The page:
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A.                   The Pure in Heart - 5:8


One would be hard-pressed to identify a period in human history when people were as obsessed with their bodies, physical health, and external appearance as they are today. In a day when beautification of one’s “outer self” has become something of national hobby, purification of the “inner self” is a much needed emphasis.

1.                     What is the “heart”?

Contrary to what many have suggested, the heart is not the opposite of the head, as if to suggest that the purity Jesus describes does not extend or apply to our minds or to what we think. In fact, often in Scripture “heart” = “mind”. E.g., “As a man thinketh in his heart, so is he” (Prov. 23:7). “Let the words of my mouth and the meditation of my heart be acceptable in thy sight, O Lord, my rock and my redeemer” (Prov. 19:14). “Why are you thinking evil in your hearts?” (Mt. 9:4; cf. Rom. 1:21). Other texts where “heart” = “mind” are 2 Cor. 4:6; 9:7; Eph. 1:18. At other times “heart” = “emotions” or “passions,” even = “will”. In other words, the heart refers to the center of the personality: thinking, feeling, willing, hoping, yearning. The heart is the core of our souls, the fount of our inner being. Thus we read, “Watch over your heart with all diligence, for from it flow the springs of life” (Prov. 4:23).

2.                     Why does the “heart” need purifying?

“The intent of man’s heart is evil from his youth” (Gen. 8:21).


“The heart is more deceitful than all else, and is desperately sick. Who can understand it?” (Jer. 17:9).


“Do you not understand that everything that goes into the mouth passes into the stomach, and is eliminated? But the things that proceed out of the mouth come from the heart, and those defile the man. For out of the heart come evil thoughts, murders, adulteries, fornications, thefts, false witness, slanders” (Mt. 15:17-19).

See also Rom. 1:21; 2:5; Eph. 4:17-18. If our hearts were not pure, we would not differ from the Pharisees. Their holiness was wholly external. See Mt. 5:20.

3.                     What kind of purification does the heart need?

In one sense, all Christians are already pure in heart: see Acts 15:8-9 (a reference to justification). But that is not what Jesus has in mind here. This “purity” is not so much a completed possession as it is a current project. It is not imputed righteousness that Jesus has in mind but imparted righteousness. It is not justification but sanctification that is in view. See Heb. 12:14; Ps. 24:1-4.

4.                     What does purity of heart involve?

a.                     The pure in heart is the person who mourns over the impurity of his/her heart! To be pure in heart begins with the acknowledgment of one’s spiritual bankruptcy apart from the grace of God (5:3). To be pure in heart is to hunger and thirst after righteousness. To be pure in heart is not absolute perfection in this life, but the intense, relentless pursuit of it (see Phil. 3:12-14). To be pure in heart is to engage in an on-going, never-ending pursuit, in the power of God’s grace, for holiness. It is a pursuit of holiness in which we are never satisfied, never full, always hungry for more; never quenched, but always thirsty for more; never rich, but always with a sense of our spiritual poverty. “That heart is impure which sees no need of purity” (Watson, 176). The pure in heart may sin, but he feels no complacency in it.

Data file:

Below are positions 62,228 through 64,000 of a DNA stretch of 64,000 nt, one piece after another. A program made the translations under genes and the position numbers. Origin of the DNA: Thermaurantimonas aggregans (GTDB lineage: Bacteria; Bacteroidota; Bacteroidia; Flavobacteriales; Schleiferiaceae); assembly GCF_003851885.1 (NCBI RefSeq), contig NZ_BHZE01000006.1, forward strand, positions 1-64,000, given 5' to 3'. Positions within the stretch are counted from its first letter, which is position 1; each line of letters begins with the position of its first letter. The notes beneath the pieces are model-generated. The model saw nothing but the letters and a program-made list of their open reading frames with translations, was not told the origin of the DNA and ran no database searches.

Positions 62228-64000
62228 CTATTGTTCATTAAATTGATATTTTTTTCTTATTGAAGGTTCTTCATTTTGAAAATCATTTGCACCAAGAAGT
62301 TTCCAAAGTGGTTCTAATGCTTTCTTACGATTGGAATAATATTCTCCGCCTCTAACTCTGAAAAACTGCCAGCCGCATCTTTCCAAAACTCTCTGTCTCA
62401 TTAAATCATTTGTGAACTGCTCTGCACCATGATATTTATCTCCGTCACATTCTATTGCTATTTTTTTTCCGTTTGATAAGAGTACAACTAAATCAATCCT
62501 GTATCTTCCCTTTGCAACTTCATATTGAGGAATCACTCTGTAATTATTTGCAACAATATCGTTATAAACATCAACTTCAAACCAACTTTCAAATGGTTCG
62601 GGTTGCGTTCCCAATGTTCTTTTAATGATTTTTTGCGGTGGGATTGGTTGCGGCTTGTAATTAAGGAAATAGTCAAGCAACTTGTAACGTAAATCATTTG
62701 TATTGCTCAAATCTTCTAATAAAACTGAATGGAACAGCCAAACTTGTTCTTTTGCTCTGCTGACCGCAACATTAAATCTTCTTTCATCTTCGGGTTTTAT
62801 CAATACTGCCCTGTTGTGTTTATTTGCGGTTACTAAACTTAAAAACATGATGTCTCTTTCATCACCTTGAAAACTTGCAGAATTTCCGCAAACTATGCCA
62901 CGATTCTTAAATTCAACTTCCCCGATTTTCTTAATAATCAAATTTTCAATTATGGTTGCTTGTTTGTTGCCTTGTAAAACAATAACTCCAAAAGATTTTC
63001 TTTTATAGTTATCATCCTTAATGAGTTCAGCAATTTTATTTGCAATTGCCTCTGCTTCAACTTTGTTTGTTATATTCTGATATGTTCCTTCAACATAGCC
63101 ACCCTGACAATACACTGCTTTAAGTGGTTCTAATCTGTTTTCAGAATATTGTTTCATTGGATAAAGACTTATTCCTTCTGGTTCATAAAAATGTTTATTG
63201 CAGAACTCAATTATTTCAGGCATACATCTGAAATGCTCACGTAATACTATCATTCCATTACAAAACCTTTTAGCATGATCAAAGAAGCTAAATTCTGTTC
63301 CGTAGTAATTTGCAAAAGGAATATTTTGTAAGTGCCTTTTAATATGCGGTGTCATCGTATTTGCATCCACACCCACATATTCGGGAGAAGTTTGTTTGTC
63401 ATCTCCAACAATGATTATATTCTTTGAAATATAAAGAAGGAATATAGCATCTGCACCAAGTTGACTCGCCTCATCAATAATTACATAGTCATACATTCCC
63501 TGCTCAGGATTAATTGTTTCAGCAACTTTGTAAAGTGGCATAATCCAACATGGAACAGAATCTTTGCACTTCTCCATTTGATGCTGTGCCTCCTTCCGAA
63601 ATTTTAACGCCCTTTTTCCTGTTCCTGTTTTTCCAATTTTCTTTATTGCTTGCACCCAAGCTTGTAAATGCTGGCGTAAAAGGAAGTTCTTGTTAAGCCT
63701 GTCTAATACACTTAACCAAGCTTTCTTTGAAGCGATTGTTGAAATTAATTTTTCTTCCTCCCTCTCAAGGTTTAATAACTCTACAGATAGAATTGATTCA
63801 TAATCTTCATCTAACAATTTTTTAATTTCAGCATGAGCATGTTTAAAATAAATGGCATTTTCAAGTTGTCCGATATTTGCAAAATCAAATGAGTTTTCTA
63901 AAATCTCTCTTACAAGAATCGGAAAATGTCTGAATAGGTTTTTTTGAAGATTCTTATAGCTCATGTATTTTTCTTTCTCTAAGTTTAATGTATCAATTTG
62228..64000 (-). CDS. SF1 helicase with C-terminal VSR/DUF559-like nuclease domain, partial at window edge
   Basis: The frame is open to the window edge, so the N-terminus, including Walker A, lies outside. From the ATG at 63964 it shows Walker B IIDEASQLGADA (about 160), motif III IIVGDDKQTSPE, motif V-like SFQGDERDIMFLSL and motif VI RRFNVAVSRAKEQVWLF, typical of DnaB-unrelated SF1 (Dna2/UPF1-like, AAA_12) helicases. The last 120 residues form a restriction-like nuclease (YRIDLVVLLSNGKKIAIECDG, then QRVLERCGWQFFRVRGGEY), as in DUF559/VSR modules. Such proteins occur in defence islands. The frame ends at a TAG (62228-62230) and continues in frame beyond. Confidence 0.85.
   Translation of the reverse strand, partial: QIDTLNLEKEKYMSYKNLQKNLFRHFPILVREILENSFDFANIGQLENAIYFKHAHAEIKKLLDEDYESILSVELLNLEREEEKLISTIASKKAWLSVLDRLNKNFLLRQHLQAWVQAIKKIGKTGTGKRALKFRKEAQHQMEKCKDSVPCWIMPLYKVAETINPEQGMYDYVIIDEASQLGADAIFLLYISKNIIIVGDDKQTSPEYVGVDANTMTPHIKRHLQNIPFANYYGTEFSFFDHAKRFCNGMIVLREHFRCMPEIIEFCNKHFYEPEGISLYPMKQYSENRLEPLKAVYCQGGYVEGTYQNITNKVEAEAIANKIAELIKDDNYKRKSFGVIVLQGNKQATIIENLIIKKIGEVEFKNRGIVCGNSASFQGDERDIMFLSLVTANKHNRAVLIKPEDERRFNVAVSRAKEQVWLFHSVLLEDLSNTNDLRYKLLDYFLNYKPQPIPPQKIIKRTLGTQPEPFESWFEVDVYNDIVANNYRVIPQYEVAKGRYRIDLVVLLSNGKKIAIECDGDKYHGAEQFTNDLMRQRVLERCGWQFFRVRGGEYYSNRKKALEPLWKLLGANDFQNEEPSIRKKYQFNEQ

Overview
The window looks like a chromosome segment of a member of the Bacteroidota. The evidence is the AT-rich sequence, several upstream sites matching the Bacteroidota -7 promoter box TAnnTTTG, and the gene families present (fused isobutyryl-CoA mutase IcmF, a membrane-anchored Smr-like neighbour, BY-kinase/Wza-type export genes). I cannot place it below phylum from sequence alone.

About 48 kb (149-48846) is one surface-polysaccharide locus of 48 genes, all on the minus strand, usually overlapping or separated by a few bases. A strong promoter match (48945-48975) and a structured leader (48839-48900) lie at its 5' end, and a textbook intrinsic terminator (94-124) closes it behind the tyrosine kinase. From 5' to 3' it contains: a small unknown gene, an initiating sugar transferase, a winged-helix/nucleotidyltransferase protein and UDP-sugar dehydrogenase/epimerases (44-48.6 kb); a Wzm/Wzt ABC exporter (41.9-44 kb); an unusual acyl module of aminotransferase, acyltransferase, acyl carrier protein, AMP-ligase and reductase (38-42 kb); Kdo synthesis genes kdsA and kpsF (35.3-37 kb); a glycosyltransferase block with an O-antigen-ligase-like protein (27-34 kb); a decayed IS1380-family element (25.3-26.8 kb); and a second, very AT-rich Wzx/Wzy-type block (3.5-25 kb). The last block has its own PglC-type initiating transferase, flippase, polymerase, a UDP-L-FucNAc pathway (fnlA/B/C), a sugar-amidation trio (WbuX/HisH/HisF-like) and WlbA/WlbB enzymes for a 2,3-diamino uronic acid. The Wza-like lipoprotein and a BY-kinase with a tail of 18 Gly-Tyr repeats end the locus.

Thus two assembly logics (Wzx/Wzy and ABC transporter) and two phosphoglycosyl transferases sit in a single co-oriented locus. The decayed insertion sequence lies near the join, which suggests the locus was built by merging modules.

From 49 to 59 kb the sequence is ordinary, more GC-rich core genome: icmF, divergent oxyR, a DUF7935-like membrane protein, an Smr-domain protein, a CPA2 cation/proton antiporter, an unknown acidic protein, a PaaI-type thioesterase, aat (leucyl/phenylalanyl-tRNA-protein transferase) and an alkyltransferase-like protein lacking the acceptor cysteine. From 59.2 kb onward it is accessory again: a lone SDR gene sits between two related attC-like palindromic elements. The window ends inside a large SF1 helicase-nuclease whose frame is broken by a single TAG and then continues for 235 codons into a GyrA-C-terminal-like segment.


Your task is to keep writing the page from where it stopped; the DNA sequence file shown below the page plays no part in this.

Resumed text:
b.                     Purity of heart is internal, not external. Simply being civil isn’t enough. “A man may be wonderfully moralized, yet but a tame devil. . . . Morality may damn as well as vice. A vessel may be sunk with gold, as well as with dung” (Watson, 175). Says Carson:

“Purity of heart must never be confused with outward conformity to rules. Because it is the heart which must be pure, this beatitude interrogates us with awkward questions like these: ‘What do you think about when your mind slips into neutral? How much sympathy do you have for deception, no matter how skillful? For shady humor, no matter how funny? To what do you pay consistent allegiance? What do you want more than anything else? What and whom do you love? To what extent are your actions and words accurate reflections of what is in your heart? To what extent do your actions and words constitute a cover up for what is in your heart” (25).

c.                     The pure in heart serve God with the whole of their heart. Although purity of heart is never to be reduced to civility, it certainly results in it. The pure in heart must never be half-hearted in their devotion. “How blessed are those who observe his testimonies, who seek him with all their heart” (Ps. 119:2).

d.                     The pure in heart hate sin. It is possible to leave your sin, yet still love it. Like a rattlesnake that sheds its skin but retains its poisonous venom, so also some cease from evil but wish they hadn’t.

5.                     How do we obtain purity of heart?

It is always a gift of God’s grace, but he has appointed certain means or instruments for us to employ.

a.                     The Word of God – “Thy Word is pure” (Ps. 119:140) . . . “Sanctify them through thy Word; thy Word is truth” (John 17:17). The Bible functions much like a water purifier, filtering out of our spiritual system the debris, dirt, germs, etc. that would pollute our souls.

b.                     It we wish to be pure in heart, we must walk and talk with others who are pure in heart. “He that walketh with the wise shall be wise” (Prov. 13:20).